[Ip-health] UK Independent Newspaper - Two great articles on FTA threat
Diarmaid at aidsconsortium.org.uk
Thu Feb 9 17:12:11 PST 2012
Two great articles in the UK Independent newspaper today on the EC attack on affordable medicines. The first by Paul Vallely strongly laying out our case. The second a powerful opinion piece by Sir Elton John who has raised the FTA with David Cameron in the past, reiterates his opposition and calls on the UK to act:
"I've battled for many years to see progress in the Aids response. I don't want to see those achievements thrown away. This is a critical moment. The Government must stand up for the rights of people living with HIV and the health of the world's most vulnerable by stopping this EU attack on the vital Indian supply of essential medicines.
We cannot allow Europe's greed to triumph over the needs of HIV patients around the world."
Both are copied below. Please forward, tweet and retweet!
With many thanks to all who worked on these.
Good luck today on the streets - let's keep up the pressure!
EU drive to protect drug firms puts fight against Aids at risk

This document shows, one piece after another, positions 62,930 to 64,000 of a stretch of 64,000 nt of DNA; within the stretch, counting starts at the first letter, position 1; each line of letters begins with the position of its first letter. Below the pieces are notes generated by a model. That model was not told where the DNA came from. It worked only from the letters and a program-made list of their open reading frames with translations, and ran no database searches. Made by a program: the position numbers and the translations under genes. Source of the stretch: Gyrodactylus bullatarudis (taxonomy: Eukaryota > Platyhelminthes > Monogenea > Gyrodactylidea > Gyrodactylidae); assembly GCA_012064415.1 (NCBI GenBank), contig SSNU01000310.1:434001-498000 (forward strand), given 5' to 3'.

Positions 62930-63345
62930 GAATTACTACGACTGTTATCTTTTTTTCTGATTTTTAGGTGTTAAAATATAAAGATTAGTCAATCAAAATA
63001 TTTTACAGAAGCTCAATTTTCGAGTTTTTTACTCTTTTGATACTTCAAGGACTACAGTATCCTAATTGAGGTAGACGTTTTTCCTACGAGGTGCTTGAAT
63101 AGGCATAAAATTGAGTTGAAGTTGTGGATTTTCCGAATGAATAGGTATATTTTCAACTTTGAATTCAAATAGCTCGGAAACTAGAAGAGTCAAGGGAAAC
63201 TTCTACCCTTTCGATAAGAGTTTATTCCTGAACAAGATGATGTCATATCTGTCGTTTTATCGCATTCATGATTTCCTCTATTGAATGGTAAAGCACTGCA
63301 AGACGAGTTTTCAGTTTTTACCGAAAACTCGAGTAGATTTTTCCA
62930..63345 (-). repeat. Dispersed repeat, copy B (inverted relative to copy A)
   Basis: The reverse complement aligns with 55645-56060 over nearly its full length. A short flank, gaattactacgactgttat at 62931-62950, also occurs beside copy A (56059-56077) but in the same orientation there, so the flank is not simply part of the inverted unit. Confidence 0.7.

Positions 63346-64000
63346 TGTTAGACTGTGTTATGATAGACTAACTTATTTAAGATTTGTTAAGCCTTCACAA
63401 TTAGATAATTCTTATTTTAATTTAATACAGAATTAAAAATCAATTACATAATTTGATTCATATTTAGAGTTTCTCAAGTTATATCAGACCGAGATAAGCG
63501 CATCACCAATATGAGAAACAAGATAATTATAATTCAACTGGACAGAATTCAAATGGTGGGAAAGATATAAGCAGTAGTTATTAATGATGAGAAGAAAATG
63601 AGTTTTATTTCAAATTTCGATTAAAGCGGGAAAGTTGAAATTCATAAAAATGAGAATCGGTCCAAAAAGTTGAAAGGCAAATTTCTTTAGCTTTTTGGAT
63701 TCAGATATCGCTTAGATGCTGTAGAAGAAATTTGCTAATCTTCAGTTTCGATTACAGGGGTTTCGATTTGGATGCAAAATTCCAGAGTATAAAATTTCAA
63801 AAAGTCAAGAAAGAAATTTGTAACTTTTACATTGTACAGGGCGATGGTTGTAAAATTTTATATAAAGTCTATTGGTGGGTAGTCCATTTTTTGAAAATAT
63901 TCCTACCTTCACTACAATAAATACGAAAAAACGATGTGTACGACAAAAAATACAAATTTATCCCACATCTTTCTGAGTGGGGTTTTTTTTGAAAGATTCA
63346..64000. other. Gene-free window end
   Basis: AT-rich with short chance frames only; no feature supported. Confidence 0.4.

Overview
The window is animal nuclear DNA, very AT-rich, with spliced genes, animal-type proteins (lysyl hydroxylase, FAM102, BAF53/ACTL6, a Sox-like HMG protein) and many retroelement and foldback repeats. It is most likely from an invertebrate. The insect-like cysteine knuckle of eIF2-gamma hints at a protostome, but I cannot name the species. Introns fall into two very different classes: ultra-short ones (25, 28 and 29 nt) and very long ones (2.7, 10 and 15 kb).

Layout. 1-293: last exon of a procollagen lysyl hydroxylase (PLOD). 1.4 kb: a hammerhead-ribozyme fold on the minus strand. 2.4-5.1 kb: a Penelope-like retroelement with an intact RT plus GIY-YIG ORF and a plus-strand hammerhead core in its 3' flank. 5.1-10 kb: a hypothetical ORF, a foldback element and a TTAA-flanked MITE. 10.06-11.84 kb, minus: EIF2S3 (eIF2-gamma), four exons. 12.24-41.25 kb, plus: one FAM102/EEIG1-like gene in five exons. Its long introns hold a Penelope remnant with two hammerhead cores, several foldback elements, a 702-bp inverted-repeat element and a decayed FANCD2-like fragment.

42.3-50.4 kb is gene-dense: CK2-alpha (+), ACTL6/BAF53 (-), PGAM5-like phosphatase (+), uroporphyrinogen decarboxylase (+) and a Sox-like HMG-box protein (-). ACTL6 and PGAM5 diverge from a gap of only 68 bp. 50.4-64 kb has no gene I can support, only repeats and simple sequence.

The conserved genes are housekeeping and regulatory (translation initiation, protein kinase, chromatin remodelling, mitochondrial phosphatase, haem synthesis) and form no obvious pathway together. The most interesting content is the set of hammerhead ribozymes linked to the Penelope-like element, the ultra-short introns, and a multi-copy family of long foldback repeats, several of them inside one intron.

Trade agreement with India could put life-saving generic medicines beyond the reach of millions
The cheap supply of antiretroviral drugs to people with Aids across the world could be choked by an "intellectual property" deal, which the European Union will today demand at a high-level international summit, Aids campaigners say.
More than 80 per cent of those on HIV treatment in developing countries are on generic medicines made in India. But those drugs are under threat from an agreement being negotiated at the 12th EU-India summit in New Delhi between the President of the European Commission, José Manuel Barroso, and the Indian Prime Minister Dr Manmohan Singh. The EU has long been seizing supplies of the drugs as they transit through Europe on their way from India to Africa. Now, under a new EU-India Free Trade Agreement, it wants the country nicknamed "the pharmacy of the developing world" to impose lengthy delays in the production of affordable generic versions of vital medicines.